Sunday, 14 September 2014

Diary extract from Lady Glenorchy

May 11, 1768. 
This morning I awoke with a great desire to praise God for his mercies; but my lips were sealed, I could not utter what I felt. At breakfast, I renewed the argument upon faith with ______, and was led away by the impetuosity of my temper to say what I did not at first intend, and some things that savoured too much of Antinomianism. In the course of the argument, I felt much carnal pride and self-applause in my heart, and I did not apply, as I ought to have done, to the Holy Spirit for his assistance. This I take to be the reason why I was left to fall into error. 

After this, I walked out to the place which I have chosen for my morning devotions. My mind was much disturbed in reading the word; I was in great darkness, but it pleased the Lord to enable me to utter my wants to him, and to pray fervently, with many tears, for myself and all my friends. After this, in walking home, I sung part of the 71st psalm, and felt much joy and comfort in the latter part of it, from the 20th verse: 

Thou, Lord, who great adversities 
And sore to me didst show, 
Shall quicken, and bring me again, 
from depths of earth below, &c. &c.  

After dinner, I met with a sore trial of patience, and here (from not looking to Jesus for help) I felt most sadly. I lost temper, and said many bitter things. I recalled to mind all my former grievances, repined at the will of God, and thought my case uncommonly hard. In short, the Lord left me to my own proud heart; and I sinned greatly. This has cost me many tears. Lord, forgive me this offence, and wash it away in thy precious blood.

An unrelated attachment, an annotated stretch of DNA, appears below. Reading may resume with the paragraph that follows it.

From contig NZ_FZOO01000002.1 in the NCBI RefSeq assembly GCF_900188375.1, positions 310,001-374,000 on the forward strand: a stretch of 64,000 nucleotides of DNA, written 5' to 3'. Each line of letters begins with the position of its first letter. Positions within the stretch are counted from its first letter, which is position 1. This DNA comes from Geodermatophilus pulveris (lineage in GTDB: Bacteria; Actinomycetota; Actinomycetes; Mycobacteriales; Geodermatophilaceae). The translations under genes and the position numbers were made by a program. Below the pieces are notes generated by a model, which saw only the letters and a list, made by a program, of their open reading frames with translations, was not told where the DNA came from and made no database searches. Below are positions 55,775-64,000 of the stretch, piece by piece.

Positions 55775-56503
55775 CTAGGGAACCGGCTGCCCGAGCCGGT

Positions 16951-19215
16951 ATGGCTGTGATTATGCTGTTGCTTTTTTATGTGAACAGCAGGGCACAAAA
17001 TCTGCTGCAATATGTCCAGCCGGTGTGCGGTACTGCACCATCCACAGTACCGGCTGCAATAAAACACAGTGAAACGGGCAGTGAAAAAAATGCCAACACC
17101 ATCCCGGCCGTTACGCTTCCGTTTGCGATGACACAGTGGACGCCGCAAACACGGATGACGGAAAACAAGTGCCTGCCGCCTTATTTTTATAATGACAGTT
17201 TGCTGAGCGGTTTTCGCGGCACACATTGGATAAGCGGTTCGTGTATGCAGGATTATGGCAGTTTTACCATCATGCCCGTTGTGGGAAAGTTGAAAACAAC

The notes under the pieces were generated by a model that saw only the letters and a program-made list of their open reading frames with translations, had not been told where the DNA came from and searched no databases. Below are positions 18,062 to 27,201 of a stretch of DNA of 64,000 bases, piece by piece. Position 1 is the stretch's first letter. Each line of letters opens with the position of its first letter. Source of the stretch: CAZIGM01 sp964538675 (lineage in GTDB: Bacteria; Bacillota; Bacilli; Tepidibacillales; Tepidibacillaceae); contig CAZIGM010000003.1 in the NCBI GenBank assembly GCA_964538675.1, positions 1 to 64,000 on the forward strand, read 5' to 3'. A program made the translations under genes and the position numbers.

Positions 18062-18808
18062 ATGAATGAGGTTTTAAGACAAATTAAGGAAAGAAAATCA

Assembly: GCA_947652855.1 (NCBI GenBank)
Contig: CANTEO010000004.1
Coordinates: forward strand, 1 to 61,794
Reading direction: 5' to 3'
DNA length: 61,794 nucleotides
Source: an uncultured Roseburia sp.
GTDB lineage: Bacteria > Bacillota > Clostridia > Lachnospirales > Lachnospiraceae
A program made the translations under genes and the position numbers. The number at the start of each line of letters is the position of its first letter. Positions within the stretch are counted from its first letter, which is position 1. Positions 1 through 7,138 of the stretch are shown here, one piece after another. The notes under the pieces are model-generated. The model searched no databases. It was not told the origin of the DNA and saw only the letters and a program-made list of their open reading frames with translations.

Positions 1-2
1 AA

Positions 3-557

I this day resolve (with the assistance of the Spirit) to watch over the first risings of passion and to pray daily for the grace of a meek and quiet spirit, and above all for humility, in which I am greatly deficient. This has been a day of many errors and infirmities. Lord, if thou shouldst mark iniquity, who could stand before thee? but with thee there is mercy, and plenteous redemption. O clothe me with the righteousness which cometh by faith from Jesus; for all my righteousnesses are as filthy rags: even my best duties are stained with sin. My trust is in thee, O Lord; let me never be confounded. 

Thursday, 4 September 2014

The will of God

If we had gone to the carpenter's shop, and watched the holy youth as He bent over the construction of some simple article of furniture, or fashioned some rude instrument of husbandry, and had asked Him, 'Son of Mary, what are You doing?', he might have answered, 'The will of God.'

If we had drawn near to Him, as He instructed the ignorant, healed the sick or opened the eyes of the blind, and had said, 'Prophet of Galilee, what are You doing?', He might have answered, 'The will of God.'

If we had turned to Him as He hung upon the cross, bearing our sins in His own body, and had asked, 'Son of God, what are You doing?', He might still have answered, 'The will of God.' The will of God was the only thing that ever He did.

(from Life in His Name by David McIntyre).